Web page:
8. Ovarian cancer susceptibility alleles and risk of ovarian cancer in BRCA1 and BRCA2 mutation carriers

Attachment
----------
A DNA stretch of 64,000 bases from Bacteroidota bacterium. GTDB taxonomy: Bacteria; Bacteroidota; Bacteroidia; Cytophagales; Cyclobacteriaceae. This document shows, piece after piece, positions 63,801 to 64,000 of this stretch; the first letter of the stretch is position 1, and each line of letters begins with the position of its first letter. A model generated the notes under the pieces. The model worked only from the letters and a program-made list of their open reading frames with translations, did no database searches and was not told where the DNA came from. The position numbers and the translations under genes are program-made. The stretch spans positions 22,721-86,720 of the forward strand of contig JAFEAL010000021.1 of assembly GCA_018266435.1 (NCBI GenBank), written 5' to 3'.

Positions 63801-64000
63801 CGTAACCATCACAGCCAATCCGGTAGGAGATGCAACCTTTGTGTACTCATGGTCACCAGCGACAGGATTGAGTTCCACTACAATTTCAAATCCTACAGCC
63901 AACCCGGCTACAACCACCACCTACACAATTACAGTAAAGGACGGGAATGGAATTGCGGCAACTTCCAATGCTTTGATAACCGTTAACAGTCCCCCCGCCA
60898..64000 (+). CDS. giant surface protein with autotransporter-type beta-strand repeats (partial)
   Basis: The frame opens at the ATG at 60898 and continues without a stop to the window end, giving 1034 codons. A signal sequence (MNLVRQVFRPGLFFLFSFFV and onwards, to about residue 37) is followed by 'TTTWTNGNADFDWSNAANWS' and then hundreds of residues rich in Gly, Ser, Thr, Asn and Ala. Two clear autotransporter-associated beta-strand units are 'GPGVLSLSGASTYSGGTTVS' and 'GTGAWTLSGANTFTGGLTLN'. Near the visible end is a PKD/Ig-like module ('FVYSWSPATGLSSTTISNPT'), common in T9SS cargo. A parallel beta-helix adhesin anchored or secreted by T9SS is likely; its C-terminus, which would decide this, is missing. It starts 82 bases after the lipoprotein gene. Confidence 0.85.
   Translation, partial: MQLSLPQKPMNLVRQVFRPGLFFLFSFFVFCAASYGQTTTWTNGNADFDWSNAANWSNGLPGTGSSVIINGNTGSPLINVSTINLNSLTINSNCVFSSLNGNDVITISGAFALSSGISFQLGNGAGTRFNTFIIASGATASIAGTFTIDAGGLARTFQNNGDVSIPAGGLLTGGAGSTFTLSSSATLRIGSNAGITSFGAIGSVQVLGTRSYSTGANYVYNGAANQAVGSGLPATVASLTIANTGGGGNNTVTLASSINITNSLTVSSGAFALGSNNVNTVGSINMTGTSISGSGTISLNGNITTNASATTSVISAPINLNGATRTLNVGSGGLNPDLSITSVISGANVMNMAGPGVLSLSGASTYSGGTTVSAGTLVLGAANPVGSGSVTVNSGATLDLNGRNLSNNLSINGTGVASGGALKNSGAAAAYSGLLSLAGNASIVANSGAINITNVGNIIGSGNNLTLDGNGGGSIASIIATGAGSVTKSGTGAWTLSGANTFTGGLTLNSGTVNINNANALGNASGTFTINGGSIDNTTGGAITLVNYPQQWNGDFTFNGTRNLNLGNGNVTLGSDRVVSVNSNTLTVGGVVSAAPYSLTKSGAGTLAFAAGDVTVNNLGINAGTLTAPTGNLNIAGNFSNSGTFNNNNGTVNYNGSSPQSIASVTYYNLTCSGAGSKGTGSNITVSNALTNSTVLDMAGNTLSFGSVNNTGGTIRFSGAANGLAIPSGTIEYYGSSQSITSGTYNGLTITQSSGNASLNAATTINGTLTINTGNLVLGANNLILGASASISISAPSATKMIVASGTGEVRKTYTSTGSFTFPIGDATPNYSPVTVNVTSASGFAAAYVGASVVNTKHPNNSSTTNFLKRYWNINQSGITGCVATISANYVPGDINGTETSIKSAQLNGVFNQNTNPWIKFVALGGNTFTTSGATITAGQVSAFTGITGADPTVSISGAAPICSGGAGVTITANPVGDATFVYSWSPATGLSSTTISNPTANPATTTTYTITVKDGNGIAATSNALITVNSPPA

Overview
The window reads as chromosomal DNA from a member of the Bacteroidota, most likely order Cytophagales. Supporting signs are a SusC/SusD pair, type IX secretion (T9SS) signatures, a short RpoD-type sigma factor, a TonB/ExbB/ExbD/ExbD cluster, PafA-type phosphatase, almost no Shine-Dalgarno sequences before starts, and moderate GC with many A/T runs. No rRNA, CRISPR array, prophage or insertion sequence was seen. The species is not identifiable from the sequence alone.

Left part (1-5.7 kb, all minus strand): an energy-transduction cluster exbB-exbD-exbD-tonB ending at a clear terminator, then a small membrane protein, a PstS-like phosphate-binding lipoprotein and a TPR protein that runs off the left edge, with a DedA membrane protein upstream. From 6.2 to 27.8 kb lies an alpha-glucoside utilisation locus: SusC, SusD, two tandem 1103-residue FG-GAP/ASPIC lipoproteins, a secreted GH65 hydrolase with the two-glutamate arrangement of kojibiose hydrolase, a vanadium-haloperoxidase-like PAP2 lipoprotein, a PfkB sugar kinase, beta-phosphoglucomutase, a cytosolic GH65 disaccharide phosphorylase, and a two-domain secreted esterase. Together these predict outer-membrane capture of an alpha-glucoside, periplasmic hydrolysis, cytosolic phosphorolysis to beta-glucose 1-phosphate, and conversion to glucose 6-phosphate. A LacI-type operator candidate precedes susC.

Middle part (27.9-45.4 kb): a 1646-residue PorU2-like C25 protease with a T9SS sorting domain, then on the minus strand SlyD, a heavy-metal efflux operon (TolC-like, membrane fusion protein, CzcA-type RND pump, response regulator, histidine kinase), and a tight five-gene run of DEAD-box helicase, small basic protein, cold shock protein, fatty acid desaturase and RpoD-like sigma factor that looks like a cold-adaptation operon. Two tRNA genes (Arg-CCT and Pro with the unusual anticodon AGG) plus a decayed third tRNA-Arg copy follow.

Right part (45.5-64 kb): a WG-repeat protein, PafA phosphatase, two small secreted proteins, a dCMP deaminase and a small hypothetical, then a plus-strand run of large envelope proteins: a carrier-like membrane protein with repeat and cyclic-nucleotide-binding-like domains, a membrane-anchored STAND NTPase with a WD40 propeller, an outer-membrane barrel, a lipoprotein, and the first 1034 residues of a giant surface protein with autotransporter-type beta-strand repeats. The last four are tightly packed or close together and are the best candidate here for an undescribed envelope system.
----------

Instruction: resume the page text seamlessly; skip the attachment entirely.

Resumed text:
NARCIS (Netherlands)